Here's a very interesting take by Franko Pestano about the surging of chess in Vietnam and consequently, in the world scene. Just like many of us, Pestano wonders how the Vietnamese done it for their chess in such a short span of years. He came up with this simple solution. It's all about investment.
My own little take here is, with the help of a little bit of flattery as well. For years, many Filipino English sports writer wrote so many good things about their Vietnamese counterpart just to shake the shoulders of our own sports official to revive chess in the Philippines. You flatter the organizations and programs first and not the players and the players, the organizations and the country will all get the benefit in the end. You see, the Philippines is a second world country, compare to Vietnam who is still a third world country and all that flattery from other nation, (more particularly from their neighbor country, the Philippines), inspire them to spend and risk materials and time for their players.
Vietnamese too love reading stories and article from other nation on how they put an effort on something they know they can excel about and they are not even aware that other country are actually envying them! Same thing with pool in the Philippines. We love reading stories from the US about Efren Reyes, Amang Parica, Django Bustamante and how America envy this tiny country on the investment and programs we made for pool to discover and develop new world class players that the very flattery itself is enough to make us the power house in pool!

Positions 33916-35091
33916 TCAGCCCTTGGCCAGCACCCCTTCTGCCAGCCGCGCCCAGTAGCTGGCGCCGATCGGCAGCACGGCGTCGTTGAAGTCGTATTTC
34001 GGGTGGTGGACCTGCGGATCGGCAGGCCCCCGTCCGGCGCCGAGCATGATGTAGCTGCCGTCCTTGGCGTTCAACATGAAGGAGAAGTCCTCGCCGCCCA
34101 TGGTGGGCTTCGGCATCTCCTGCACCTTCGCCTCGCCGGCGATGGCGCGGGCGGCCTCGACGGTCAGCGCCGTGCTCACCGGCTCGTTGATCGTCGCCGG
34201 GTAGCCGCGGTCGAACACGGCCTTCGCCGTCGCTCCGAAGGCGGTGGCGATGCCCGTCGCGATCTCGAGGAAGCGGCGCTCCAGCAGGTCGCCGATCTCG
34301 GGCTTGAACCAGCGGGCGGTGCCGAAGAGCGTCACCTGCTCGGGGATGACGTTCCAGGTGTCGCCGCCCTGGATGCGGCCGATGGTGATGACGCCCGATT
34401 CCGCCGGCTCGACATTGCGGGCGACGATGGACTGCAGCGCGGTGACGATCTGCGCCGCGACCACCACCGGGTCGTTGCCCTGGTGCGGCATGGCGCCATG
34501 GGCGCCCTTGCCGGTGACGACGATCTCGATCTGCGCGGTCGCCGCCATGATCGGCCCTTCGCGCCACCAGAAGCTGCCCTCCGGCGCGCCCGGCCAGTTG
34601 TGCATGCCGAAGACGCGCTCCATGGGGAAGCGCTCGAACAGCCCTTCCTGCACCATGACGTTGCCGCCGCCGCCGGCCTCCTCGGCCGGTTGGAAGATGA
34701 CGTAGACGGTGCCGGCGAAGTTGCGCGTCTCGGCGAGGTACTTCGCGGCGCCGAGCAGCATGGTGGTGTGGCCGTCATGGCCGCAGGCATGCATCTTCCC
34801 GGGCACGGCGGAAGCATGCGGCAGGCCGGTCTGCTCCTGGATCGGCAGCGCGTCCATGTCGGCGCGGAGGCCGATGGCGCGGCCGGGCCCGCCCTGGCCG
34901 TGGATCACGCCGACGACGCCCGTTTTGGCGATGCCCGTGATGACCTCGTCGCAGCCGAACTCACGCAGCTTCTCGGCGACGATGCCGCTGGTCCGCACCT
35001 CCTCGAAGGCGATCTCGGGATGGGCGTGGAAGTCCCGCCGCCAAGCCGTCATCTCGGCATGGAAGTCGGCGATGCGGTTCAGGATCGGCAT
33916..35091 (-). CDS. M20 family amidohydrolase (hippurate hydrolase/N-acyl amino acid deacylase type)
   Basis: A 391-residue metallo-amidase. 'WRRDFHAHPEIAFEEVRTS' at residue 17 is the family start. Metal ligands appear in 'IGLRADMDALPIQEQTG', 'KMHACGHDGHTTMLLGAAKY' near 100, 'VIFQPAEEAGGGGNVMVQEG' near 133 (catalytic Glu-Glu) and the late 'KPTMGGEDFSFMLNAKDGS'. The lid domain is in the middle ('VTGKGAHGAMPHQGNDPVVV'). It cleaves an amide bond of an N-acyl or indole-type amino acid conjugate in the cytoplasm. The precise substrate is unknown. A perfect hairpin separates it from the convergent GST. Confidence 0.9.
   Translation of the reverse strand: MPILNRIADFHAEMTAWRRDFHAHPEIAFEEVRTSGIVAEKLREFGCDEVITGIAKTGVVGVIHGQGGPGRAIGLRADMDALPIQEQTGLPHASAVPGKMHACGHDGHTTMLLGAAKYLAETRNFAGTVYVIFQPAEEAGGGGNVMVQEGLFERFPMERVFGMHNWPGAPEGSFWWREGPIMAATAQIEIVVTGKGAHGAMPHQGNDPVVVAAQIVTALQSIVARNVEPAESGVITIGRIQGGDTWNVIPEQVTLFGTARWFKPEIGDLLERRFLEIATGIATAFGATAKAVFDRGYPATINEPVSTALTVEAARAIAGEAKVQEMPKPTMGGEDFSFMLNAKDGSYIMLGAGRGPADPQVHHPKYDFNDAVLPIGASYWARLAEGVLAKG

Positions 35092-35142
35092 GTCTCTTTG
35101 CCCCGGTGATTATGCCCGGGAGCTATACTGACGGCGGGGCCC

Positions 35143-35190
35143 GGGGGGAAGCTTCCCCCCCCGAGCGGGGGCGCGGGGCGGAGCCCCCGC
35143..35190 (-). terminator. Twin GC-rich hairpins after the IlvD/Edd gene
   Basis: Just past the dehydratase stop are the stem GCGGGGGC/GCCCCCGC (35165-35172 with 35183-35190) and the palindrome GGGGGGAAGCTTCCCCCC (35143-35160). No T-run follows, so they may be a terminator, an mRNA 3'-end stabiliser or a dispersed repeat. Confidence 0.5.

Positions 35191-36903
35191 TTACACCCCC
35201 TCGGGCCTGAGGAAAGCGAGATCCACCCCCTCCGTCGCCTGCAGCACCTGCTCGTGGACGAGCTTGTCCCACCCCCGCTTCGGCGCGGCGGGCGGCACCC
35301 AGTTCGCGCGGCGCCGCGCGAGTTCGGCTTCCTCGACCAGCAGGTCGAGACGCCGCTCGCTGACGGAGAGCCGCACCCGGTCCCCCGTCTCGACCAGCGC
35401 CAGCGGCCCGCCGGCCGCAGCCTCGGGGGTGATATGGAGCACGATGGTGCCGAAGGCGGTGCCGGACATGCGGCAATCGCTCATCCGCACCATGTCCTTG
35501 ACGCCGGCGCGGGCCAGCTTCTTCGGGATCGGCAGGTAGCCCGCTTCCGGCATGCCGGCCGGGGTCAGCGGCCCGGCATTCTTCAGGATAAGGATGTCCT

Perhaps Filipino sports writers, some of the most influential and most read in Asia also played a major part in the insurgence of Vietnam chess in the region? Perhaps. Yes, perhaps.
THE Philippines and Vietnam have the same budget for chess—5 million. The big difference is that the amount for the Philippines is in pesos, while for Vietnam, it’s in US dollars. Yuck!
Vietnam adopted the old Soviet model and offers a monthly allowance to children as young as four who excel in tournaments.
The result? Two of their brightest talents made waves in the last two major tournaments.
Le Quang Liem, only 19 and is ranked higher than Wesley So at No. 55 in the world, tied for first at the Moscow Open in February. He followed that up by snaring the Aeroflot Open, the strongest Open tournament of the year. That qualified him for the Sparkassen Chess Meeting in Dortmund, Germany, an elite event.
“Chess clubs are spread throughout the political structure of provinces and cities,” said Casto Abundo, deputy president of the Asian Chess Federation. “Each club has its own budget at its disposal and concentrates on the development of the youth. They are now harvesting the fruits of their labor.”
...The coach of Vietnam’s national chess team, Mikhail Vasyliev, a Ukrainian, said the Vietnamese government’s approach to chess works because “efforts are directed at the most promising players from a young age, rather than at those children whose parents have the money to pay for classes.”
Read the full article, Vietnam Chess Factory at SunStar.com